Re: “Chile’s Efforts to Boost Power Supplies Hit Another Snag”

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Dear Editor:


Your July 18 article, “Chile’s Efforts to Boost Power Supplies Hit Another Snag,” makes several egregious misrepresentations in its evaluation of the disputes surrounding Chile’s proposed HidroAysén project. It fails to consider the reasonable concerns of HidroAysen’s and conceals the fact that the majority of Chileans actually oppose the project. Even though Chile, as you mention, must develop its energy supply to accommodate its population and meet the demands of the energy-hungry mining sector, HidroAysén presents more problems than its proponents claim that it will ever remedy. Not only will the project cause irreparable damage to one of the world’s most unique environments hosting a myriad of endemic, endangered species, but it will also displace inhabitants of the region, whose lifestyles are intrinsically linked to the land. Additionally, given Chile’s unique geography, the nation would be better served in the long run if it developed its renewable energy potential in the north, the area with the highest demand.

Moreover, the process of approving the dams and transmission line has been fraught with corruption and a lack of transparency from both the companies involved and the Piñera government. The Environmental Impact Assessment (EIA) process for HidroAsyén, which began in 2008, hardly reflects the actual impacts of the proposed project, as many in Chile have come to realize. Officials who carried out the EIA reported that their supervisors removed important information from their evaluations. This assessment considered the dams and transmission line as separate entities rather than as a whole project and failed to consider other integral aspects, such as the building of roads, ports, and landfills. Therefore, the EIA gave a grossly incomplete representation of full range of environmental effects on the region’s delicate ecosystem.[i] Further, though the companies involved did not own the appropriate water rights to build said dams, the Sabastin Piñera government still allowed the EIA process to proceed. And, when regional authorities refused to transfer the rights, Piñera’s director of the National Water Agency gave the companies the water rights upon entering office in 2010.[ii]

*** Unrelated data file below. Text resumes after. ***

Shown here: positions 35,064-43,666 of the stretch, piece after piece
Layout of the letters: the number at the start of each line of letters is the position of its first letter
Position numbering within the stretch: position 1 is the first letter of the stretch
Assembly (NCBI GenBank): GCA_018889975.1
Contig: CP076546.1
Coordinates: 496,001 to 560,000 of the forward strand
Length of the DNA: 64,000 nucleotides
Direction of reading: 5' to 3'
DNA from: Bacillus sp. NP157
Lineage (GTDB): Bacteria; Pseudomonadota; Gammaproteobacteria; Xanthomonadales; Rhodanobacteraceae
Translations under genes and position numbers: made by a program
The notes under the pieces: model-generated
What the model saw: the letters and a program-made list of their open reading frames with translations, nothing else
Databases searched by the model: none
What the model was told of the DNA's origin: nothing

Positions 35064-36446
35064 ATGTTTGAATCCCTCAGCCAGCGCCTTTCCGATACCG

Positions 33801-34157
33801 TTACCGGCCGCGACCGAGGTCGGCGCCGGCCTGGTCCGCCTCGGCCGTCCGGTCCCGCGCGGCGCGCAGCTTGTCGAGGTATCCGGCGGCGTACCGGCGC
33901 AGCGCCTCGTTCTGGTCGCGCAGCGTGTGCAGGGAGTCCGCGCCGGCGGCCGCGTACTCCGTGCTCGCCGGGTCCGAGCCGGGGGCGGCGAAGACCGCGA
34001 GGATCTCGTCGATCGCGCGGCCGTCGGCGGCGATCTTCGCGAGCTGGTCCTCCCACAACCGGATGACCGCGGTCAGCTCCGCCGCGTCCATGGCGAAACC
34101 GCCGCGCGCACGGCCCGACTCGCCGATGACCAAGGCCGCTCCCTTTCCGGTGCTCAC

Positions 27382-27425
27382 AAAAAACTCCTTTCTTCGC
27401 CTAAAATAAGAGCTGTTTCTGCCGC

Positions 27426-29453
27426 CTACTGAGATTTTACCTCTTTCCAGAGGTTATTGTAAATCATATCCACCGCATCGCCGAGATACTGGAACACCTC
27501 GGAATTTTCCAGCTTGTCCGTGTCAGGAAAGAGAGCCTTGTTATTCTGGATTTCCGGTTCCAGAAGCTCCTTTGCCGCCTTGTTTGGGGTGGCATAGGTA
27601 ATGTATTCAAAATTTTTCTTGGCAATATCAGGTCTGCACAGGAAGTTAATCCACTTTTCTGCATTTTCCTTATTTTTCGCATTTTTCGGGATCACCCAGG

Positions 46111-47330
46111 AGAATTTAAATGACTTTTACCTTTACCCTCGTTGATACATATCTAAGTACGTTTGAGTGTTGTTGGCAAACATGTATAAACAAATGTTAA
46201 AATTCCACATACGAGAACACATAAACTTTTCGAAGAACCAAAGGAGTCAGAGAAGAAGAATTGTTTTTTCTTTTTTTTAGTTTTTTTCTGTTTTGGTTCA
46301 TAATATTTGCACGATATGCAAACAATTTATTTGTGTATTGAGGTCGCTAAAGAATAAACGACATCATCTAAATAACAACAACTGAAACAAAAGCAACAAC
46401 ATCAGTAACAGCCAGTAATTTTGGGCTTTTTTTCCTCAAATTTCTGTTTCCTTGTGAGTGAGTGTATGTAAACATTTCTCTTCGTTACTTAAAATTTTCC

These are just a few of the critical issues that your article fails to consider and ought to redress, especially if your organization claims to seriously and fully analyze all aspects of business and investment around the world.

Sarah Slater
Research Associate at the Council on Hemispheric Affairs
This analysis was supported by the Clough Center for Constitutional Democracy, Boston College.


[i] Alex Latta and Kari Williams, “Chilean Patagonia in the Balance: Dams, Mines, and the Canadian Connection,” The Council of Canadians Acting for Social Justice (2012), 15.

[ii] ibid, 15-16.